1. The Book Thief by Markus Zusak: The Book ThiefSometimes, all roads lead to Rome, no matter what. After watching The Pianist and Schindler’s List, and reading Liquidation by Kertesz and Cat & Mouse by Grass, the holocaust theme stuck with me. I had picked Book Thief randomly from the bookstore, just because the idea of Death being a narrator of what was publicized as a ‘teenage’ read sounded quite interesting. I was most pleasantly surprised by the power of this book and its depth, which was achieved in the company of most amazing simplicity. The Holocaust is a subject that will never exhaust the possibility of a fresh insight through fiction, and I believe, this is a befitting classic in that arena.
  2. Youth by J M Coetzee: Coetzee was an author I always heard of but never read. One fine Sunday in January 2008, I finally bought the first two Coetzee’s – The Master of Petersberg and Youth. Given my speed of reading, I never expected to finish them in a record time of 1.5 days each. Though I liked both titles and they go into my ‘all time favourites’ list, Youth had a special relevance for me. The protagonists journey from idealism to despair, I could identify with. Since then, I have often picked this little book and read a few random pages. Believe me, I have had something to think of every time.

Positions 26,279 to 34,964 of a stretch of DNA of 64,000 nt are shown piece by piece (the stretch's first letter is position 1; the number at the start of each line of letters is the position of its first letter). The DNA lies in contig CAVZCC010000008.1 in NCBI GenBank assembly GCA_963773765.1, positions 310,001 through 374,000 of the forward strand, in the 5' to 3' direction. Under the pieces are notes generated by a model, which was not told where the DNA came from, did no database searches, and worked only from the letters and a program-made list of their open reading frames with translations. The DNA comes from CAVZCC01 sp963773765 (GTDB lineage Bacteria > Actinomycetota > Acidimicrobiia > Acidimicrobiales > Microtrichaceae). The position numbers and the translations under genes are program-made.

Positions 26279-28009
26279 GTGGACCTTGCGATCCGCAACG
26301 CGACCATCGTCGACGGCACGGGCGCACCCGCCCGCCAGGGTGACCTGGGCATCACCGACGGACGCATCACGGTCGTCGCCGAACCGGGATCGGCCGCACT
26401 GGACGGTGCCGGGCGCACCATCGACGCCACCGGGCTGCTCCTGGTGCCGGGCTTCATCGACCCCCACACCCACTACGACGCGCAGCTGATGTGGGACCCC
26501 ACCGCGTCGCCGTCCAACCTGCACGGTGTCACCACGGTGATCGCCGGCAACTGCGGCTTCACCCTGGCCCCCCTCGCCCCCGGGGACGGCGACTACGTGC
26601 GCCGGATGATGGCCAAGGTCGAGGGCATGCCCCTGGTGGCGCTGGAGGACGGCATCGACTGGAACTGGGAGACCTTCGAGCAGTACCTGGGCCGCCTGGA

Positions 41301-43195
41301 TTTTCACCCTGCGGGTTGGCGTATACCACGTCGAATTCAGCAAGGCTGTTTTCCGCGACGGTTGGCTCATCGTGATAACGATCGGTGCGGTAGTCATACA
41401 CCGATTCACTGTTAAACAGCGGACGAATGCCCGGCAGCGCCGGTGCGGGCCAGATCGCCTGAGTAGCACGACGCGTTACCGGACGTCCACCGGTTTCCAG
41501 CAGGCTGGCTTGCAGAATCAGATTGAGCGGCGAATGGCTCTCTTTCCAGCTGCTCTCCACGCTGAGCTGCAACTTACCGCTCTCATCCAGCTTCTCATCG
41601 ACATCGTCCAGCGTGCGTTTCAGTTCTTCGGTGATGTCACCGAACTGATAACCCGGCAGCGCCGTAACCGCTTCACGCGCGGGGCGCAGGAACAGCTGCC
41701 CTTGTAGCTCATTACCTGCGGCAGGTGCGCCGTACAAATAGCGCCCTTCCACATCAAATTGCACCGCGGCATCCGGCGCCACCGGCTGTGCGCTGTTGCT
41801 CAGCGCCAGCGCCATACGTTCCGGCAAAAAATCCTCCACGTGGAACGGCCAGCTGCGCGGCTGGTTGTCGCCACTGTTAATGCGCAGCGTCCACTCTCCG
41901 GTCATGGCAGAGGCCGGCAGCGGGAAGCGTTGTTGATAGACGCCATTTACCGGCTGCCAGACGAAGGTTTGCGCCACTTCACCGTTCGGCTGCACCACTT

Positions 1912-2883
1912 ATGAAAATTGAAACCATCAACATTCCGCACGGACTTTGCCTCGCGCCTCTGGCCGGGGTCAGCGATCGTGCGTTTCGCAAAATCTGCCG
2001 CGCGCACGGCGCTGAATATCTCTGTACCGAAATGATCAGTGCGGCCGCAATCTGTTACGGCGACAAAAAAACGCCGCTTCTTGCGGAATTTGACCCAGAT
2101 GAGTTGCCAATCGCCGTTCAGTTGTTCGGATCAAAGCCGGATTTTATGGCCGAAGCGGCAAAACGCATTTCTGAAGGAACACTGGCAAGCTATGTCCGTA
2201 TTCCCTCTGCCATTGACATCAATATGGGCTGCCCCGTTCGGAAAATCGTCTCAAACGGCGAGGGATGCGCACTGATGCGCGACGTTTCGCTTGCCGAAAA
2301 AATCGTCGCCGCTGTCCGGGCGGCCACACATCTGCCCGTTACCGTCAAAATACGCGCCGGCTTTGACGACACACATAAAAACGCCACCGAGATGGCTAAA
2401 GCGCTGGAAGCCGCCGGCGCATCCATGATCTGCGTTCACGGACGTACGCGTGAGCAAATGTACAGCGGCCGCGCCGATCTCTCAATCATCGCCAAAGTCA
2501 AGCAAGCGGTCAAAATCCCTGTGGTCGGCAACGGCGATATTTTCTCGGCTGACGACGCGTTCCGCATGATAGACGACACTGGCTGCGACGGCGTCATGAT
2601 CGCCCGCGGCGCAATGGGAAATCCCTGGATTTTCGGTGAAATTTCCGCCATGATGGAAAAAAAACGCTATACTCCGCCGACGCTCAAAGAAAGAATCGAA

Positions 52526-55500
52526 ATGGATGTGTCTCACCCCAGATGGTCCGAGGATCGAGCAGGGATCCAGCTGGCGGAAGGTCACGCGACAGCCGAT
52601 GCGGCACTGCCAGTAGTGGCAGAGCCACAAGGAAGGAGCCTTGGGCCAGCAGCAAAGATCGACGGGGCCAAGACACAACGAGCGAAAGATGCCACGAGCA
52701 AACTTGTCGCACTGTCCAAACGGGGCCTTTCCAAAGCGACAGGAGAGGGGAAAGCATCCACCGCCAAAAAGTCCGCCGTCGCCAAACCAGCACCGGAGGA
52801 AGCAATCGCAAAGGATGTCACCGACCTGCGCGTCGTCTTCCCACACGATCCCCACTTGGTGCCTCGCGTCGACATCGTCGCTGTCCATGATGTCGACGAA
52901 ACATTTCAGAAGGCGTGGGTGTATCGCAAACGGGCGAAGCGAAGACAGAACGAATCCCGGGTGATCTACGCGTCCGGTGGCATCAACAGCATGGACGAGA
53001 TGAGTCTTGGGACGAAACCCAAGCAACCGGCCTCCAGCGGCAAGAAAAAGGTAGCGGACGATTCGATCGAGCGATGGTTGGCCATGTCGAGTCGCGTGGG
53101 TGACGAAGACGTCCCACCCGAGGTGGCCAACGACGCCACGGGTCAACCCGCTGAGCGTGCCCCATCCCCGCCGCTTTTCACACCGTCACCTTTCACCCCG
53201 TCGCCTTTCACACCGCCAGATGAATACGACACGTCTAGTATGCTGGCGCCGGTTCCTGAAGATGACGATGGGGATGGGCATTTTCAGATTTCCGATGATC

3. Girl Meets Boy by Ali Smith: This was another random pick at the bookstore. The book was very beautifully designed and the description sounded too interesting to ignore. I had never even heard of Smith. Her style struck me as immensely powerful and refreshing. The ease with which Smith’s words wrap around various complexities of modern life in Girl Meets Boy is unparalleled. More than anything, this is a masterpiece in homosexual literature, in feminism, and in brevity. This amazing take on the myth of Iphis has got me hooked to the amazing Myth Series of the Canongate publishers, of which I now intend to read each title. I have since read Weight by Jeanette Winterson and Dream Angus by Alexander McCall Smith from the series. Though I found the latter disappointing, Winterson’s take on the myth of Atlas is one I am going to return to quite often.